Teams customize the bodies of their cars not just to the type of tracks, but every individual track. Small changes in the shape of the vehicle can produce the difference between winning and losing a race. Even still, an unexpected change in the weather might turn a brilliantly crafted car into a “slug.” Good mechanics are extremely intuitive about the racetrack working conditions.

Next, Ms. Leslie-Pelecky describes the engines. She says “blowing an engine,” “throwing a rod,” and “melting down” are not just metaphors when it comes to engine trouble, the second most common reason a race car doesn’t make it to finish (accidents are first.) The parts can indeed melt . “Oh, yeah!” Andy Randolph a chemical engineering PhD and Bill Davis Racing’s engine technical director told the author when she asked if even the pistons melt. “You take something going at 800 horsepower and break it and lots of damage happens.”

You might have paid more attention in class if only your high school physics instructor were as succinct and understandable as Ms. Leslie-Pelecky. She explains “torque,” as “how fast the car can accelerate, and the amount of torque is determined by the force with which the pistons rotate the crankshaft. An engine’s torque is always measured at a specific engine speed. The engine speed is how many revolutions per minute (rpm) the crankshaft makes, and the engine produces different amounts of torque at different engine speeds.” It is, the “twisting ability, like you use for turning bolts … If you’re having a hard time loosening a lug nut, try using a longer wrench.”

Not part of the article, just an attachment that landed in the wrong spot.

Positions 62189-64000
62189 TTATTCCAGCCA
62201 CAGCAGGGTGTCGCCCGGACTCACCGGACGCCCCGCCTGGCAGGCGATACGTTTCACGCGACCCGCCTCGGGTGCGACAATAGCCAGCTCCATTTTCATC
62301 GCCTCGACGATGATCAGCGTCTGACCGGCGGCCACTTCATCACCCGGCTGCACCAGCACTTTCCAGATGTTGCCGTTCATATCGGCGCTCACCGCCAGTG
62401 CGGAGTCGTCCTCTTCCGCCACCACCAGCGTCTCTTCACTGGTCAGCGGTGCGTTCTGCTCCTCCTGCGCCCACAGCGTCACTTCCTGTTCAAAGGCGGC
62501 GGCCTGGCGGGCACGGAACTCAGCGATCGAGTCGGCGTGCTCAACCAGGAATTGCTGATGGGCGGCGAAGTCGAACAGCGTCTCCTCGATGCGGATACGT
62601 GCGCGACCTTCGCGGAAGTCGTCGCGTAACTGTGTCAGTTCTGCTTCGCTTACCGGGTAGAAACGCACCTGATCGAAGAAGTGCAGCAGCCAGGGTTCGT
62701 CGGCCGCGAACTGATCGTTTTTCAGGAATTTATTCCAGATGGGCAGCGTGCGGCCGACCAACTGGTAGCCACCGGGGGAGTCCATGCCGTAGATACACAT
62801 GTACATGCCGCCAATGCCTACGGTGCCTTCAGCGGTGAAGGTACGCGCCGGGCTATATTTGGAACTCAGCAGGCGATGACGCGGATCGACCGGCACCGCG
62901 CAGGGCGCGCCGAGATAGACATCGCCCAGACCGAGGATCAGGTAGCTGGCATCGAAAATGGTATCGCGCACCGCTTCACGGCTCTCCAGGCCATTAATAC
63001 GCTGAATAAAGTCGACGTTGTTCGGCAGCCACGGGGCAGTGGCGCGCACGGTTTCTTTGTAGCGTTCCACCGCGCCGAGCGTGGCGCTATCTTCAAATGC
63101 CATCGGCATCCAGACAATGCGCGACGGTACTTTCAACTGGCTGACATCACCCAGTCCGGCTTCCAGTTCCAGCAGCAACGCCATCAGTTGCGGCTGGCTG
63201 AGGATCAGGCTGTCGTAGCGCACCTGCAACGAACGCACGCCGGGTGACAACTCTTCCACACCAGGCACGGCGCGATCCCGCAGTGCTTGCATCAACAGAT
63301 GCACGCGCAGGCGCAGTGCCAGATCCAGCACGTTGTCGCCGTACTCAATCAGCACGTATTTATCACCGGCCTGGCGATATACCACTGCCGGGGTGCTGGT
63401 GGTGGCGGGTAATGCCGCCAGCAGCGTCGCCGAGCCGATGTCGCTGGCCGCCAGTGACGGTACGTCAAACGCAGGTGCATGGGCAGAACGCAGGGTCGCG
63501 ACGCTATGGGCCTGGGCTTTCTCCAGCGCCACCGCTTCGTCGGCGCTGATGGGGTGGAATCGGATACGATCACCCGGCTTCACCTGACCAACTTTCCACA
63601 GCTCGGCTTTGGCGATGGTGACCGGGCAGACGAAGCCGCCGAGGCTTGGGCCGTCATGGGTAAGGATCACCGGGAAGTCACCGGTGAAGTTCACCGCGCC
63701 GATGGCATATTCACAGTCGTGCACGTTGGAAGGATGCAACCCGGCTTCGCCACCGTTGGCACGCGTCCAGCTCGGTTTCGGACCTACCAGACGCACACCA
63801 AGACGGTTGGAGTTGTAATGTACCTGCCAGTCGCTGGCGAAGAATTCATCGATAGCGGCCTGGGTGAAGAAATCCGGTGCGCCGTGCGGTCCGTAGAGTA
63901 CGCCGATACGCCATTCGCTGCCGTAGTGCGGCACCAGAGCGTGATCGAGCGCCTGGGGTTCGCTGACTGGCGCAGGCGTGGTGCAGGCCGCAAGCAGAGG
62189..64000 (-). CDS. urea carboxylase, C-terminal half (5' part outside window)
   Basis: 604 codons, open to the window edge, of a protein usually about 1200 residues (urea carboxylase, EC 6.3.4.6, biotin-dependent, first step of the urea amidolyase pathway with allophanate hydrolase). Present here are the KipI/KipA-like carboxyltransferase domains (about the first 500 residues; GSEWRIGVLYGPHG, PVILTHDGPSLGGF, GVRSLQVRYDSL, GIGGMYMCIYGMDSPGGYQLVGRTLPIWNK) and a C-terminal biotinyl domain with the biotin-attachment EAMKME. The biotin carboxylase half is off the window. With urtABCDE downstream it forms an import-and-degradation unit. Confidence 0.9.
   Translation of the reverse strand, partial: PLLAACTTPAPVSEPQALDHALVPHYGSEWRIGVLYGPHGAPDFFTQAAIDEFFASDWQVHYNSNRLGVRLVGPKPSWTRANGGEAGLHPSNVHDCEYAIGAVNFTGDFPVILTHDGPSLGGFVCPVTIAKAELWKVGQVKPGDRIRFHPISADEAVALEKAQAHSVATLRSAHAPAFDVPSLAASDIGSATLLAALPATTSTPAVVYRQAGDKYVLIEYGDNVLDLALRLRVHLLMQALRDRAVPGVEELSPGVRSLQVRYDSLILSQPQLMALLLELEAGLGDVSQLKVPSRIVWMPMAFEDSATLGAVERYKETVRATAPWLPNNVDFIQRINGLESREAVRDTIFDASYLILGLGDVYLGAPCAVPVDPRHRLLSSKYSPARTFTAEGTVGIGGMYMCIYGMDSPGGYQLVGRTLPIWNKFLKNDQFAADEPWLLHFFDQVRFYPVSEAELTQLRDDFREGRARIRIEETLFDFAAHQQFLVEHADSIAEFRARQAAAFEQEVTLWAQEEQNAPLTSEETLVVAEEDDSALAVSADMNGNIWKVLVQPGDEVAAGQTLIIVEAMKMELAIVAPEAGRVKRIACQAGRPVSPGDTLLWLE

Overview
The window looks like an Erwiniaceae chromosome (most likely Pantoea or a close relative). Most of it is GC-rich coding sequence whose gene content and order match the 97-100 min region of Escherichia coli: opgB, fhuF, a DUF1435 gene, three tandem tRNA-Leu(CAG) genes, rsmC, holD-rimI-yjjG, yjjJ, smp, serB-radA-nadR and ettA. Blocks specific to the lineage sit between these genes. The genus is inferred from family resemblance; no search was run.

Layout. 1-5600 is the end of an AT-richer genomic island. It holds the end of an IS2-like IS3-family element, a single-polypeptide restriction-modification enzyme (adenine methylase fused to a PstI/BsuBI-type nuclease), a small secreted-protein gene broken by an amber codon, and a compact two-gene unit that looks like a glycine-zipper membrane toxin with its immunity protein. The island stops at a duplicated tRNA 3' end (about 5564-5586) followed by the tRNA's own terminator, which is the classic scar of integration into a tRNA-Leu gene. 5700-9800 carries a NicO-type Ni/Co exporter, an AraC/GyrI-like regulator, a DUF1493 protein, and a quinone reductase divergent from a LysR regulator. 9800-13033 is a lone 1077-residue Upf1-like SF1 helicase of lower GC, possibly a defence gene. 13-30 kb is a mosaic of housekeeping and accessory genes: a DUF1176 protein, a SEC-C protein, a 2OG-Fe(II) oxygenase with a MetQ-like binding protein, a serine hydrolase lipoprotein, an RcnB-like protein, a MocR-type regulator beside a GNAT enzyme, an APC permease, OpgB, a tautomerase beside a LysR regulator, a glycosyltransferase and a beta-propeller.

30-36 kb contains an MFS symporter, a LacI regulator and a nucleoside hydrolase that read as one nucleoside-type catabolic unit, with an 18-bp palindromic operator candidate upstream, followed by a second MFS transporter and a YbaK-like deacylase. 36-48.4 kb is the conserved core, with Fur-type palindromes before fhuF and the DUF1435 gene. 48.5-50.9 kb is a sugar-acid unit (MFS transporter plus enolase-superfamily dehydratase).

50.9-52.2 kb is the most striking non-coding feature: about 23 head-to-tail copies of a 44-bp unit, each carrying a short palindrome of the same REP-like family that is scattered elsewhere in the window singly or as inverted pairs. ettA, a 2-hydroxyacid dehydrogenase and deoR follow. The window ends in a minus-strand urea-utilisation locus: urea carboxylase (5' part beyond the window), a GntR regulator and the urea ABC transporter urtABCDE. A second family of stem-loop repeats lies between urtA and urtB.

But the book is not just a series of science lessons, there is also a lot of great storytelling to be found. Junior Johnson was a last minute entrant into the 1960 Daytona 500. On top of that, he wasn’t enthusiastic about driving a year-old Chevrolet, when Pontiac race cars were the fastest race cars at the time.

In practice runs, he was surprised to see he could keep up with the Pontiacs if he trailed right on their rear bumpers. He told Ms. Leslie-Pelecky, “they couldn’t shake me … I knew I was right about the air creating a situation — a slipstream type of thing — in which a slower car could keep up with a much faster one.”